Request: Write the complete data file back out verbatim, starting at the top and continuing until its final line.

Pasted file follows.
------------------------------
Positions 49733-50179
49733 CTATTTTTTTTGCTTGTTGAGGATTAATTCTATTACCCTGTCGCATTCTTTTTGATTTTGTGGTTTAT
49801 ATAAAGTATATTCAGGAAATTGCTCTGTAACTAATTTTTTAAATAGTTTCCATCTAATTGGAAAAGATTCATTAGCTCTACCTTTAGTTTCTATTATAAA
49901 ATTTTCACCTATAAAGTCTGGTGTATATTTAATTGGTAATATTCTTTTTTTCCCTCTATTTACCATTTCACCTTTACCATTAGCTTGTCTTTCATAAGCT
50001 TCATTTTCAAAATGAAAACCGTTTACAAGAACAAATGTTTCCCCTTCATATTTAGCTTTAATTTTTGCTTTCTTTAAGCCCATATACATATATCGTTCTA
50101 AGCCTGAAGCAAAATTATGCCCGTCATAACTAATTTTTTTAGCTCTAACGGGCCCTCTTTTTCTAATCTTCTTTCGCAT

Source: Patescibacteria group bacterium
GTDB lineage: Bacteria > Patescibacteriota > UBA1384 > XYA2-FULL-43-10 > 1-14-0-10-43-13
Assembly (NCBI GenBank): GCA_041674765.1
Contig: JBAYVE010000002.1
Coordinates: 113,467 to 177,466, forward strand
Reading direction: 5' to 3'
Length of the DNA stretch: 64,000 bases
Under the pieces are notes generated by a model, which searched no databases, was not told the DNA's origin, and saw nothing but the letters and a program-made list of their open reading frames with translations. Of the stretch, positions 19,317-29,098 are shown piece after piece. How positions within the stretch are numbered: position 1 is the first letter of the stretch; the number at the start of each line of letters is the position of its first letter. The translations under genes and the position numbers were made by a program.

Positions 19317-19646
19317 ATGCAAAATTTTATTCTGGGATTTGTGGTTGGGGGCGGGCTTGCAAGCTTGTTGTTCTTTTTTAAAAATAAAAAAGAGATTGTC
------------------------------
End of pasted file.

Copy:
Positions 49733-50179
49733 CTATTTTTTTTGCTTGTTGAGGATTAATTCTATTACCCTGTCGCATTCTTTTTGATTTTGTGGTTTAT
49801 ATAAAGTATATTCAGGAAATTGCTCTGTAACTAATTTTTTAAATAGTTTCCATCTAATTGGAAAAGATTCATTAGCTCTACCTTTAGTTTCTATTATAAA
49901 ATTTTCACCTATAAAGTCTGGTGTATATTTAATTGGTAATATTCTTTTTTTCCCTCTATTTACCATTTCACCTTTACCATTAGCTTGTCTTTCATAAGCT
50001 TCATTTTCAAAATGAAAACCGTTTACAAGAACAAATGTTTCCCCTTCATATTTAGCTTTAATTTTTGCTTTCTTTAAGCCCATATACATATATCGTTCTA
50101 AGCCTGAAGCAAAATTATGCCCGTCATAACTAATTTTTTTAGCTCTAACGGGCCCTCTTTTTCTAATCTTCTTTCGCAT

Source: Patescibacteria group bacterium
GTDB lineage: Bacteria > Patescibacteriota > UBA1384 > XYA2-FULL-43-10 > 1-14-0-10-43-13
Assembly (NCBI GenBank): GCA_041674765.1
Contig: JBAYVE010000002.1
Coordinates: 113,467 to 177,466, forward strand
Reading direction: 5' to 3'
Length of the DNA stretch: 64,000 bases
Under the pieces are notes generated by a model, which searched no databases, was not told the DNA's origin, and saw nothing but the letters and a program-made list of their open reading frames with translations. Of the stretch, positions 19,317-29,098 are shown piece after piece. How positions within the stretch are numbered: position 1 is the first letter of the stretch; the number at the start of each line of letters is the position of its first letter. The translations under genes and the position numbers were made by a program.

Positions 19317-19646
19317 ATGCAAAATTTTATTCTGGGATTTGTGGTTGGGGGCGGGCTTGCAAGCTTGTTGTTCTTTTTTAAAAATAAAAAAGAGATTGTC